In the last 24 hours I quietly watched people of every race, religion, economic background, college grads and people who barely got out of high school. Scientists and bricklayers, Wall Street types and the guy who changes your oil. The family in the most expensive mansion in town and the folks living in public house… all of them, sharing a moment of grief for the handsome and talented man in this photo.
All of them stopping what they were doing when they heard the news and sharing a gut punch moment of dread, a feeling that this couldn’t have just happen. Not him. Not Kobe.
I know we are a divided nation right now, I get it, but please don’t feel the divide is so great we can’t bridge it. We can. We do. We will.
And all the panels of talking heads on the alphabet soup of cable news can’t turn us against each other. Don’t let them.
We really do have more in common than we think and we all love and lose and hurt no matter our zip code or who we voted for.
This loss should remind us how much we do share and in this moment I see a nation sharing grief for nine innocent people.
There is no sense to why this happened but we can find purpose in the loss.
Something happened in America and I didn’t want you to miss it.
We love each other. Kobe proved it.”

-John Gray Writer~ A Post I saw, Loved, and shared on Facebook


I have never mourned and grieved the loss of someone I have never met before, until Kobe Bryant died. I grew up idolizing sports figures, and, truth be told, I still do. I could not imagine, until recently, life without the Sports figures that I hold dear. Kobe, Jordan, Shaq, Lebron, Tiger, Primetime, The Manning Brothers, Chipper Jones, Khalil Mack, Drew Brees, Pat Mahommes, And yes, as much as I despise the Pats- Tom Brady. I mean these, and so many more, are in a very cheesey and non creepy way- Parts of my life. They’re so much more than just Athletes for me. They’re Heroes. So many of them have over come adversity, and fought tooth and nail to become who they are today, only to put their bodies on the line- game in and game out while america sits on a couch, or in a restaurant and screams at a light up little box, known as a television. And always have been heroes for me.  And in light of recent events I have felt led to share a little bit about my take aways from this horrible and untimely tragedy.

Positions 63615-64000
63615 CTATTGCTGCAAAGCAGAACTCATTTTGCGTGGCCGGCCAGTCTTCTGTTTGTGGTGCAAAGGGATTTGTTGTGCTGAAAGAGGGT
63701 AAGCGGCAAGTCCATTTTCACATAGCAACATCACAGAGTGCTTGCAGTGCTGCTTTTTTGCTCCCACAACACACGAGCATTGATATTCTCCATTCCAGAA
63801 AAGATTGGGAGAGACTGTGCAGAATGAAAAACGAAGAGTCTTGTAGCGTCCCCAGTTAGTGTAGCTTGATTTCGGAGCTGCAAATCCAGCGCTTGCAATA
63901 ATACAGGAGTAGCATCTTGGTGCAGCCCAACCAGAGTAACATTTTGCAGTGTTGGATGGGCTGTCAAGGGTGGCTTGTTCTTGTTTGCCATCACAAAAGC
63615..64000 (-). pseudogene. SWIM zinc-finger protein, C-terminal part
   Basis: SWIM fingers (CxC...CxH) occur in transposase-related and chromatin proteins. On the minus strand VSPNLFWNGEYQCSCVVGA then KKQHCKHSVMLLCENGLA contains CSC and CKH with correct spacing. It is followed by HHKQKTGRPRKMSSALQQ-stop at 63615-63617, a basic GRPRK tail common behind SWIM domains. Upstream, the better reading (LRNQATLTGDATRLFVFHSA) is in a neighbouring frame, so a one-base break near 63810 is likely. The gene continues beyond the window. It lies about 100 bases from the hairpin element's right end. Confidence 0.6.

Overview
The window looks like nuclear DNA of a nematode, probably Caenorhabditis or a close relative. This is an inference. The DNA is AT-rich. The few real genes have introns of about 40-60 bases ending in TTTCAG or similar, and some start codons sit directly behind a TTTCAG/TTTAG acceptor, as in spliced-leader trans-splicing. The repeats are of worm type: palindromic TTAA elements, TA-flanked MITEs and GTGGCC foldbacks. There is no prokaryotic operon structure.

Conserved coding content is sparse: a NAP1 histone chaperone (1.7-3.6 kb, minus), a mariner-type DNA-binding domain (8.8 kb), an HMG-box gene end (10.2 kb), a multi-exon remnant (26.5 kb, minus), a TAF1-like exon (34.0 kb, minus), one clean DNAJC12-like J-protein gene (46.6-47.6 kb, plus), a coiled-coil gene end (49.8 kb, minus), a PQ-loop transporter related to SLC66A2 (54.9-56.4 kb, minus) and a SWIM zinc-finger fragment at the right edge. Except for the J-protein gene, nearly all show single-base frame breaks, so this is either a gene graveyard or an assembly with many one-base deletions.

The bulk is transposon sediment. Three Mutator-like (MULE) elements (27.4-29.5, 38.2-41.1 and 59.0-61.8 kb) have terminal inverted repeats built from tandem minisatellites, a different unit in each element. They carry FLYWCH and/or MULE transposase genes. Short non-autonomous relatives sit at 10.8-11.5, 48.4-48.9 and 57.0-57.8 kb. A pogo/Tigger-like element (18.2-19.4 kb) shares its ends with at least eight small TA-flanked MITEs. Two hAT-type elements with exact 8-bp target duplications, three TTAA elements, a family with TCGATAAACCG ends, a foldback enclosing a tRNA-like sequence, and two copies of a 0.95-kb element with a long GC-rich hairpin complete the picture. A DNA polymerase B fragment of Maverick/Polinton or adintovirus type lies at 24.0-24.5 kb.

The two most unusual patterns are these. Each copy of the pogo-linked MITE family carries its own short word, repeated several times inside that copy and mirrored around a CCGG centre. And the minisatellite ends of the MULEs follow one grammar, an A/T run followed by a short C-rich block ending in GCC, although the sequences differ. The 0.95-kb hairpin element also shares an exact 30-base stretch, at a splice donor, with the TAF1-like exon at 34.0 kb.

We all know, or should know, by now that Kobe Bryant is a Hall of Fame basketball player. In fact, the NBA is going to by pass the voting process and streamline his induction in light of his untimely death. He has two retired numbers for the Lakers. He is a top 4 scoring champion and number 1 in almost every single Lakers category. Over the last several days, ESPN and countless other news outlets around the world have been interviewing his colleagues, friends, fans, and just about anyone who has been impacted by his life and death. I remember vividly Doc Rivers’ courageous interview, voice cracking, tears running down his face. Inconsolable. Trying his best to articulate his emotions and grief when asked about what number 8/24 meant to him. And although we all may think that Kobe “The basketball player” is who they’re mourning. Basketball pales in comparison to what they were really grieving. They lost a friend. They lost a brother. They lost a Hero. But what Really made him a Hero to so many? Was it because he was fluent in multiple languages? No, but that is pretty cool. I took Spanish for like two and half years and I only know a few choice phrases, like ?Donde Esta La Biblioteca? I think that means where is the library. I have never met Kobe, and to be honest with you, I am thinking about deleting this whole post because I don’t want to offend anyone, or piss anyone off- due to my ignorance of his life and true legacy and relationships. But I wont. What I am trying to get at, is- Like the post I shared above from Facebook- for a Moment in time, the whole world stopped. It will in the future be one of those “Where were you moments”. I was at home, and I learned about his passing from my Daughter Jamie. My heart sank and I jumped on Google and turned on the news for confirmation, hoping to God it wasn’t true. But indeed it is true. And I am still very saddened by it. He was a kid from Philly. He fell in love with a game. Drafted right out of high school. Living his dream. Utilizing his platform and influence to make other people’s lives better. Not just his wife and children’s. And from what I can tell he was very humble and Gracious. I mean, he flew to Philly to watch his final basketball game, Where Lebron broke his record in his home town. In front of his home town people. And he smiled the whole time, and cheered him on, and congratulated LBJ. Pretty damn selfless. Pretty damn cool if you ask me. And though I don’t know enough personally about him to write some type of Biography on him, which this is not meant to be anything close to- What I do know about is people. And touching other Human Being’s lives. I hope I do anyways. For I know that there are thousands of people on some scale or another- good or bad, that have impacted me. Impacted my life, my heart, my spirit, my self esteem.

I know I’m a bleeding heart, leave me alone, I’m trying to make a point here. But I mean, look at the news. It’s been days, and they’re still talking about it. They’re still outside the Staples center with posters and flowers, and candles and all coming together. Not over some basketball player. But over the impact that one of their heroes had on their lives. The inspiration that He instilled, that anything is possible if you work hard. That you can achieve anything. That you can make a difference. That you can be a good dad and husband and pass on that work ethic, love, and inspiration to your own children. That being selfless is truly the most fulfilling thing to be. And I know there’s gonna be those that bring up his case from back in the day- So I’ll just go ahead and handle that now: We have all done things that we’re not proud of, you’re not perfect, and don’t judge someone just because they sin DIFFERENTLY than you do. End of story.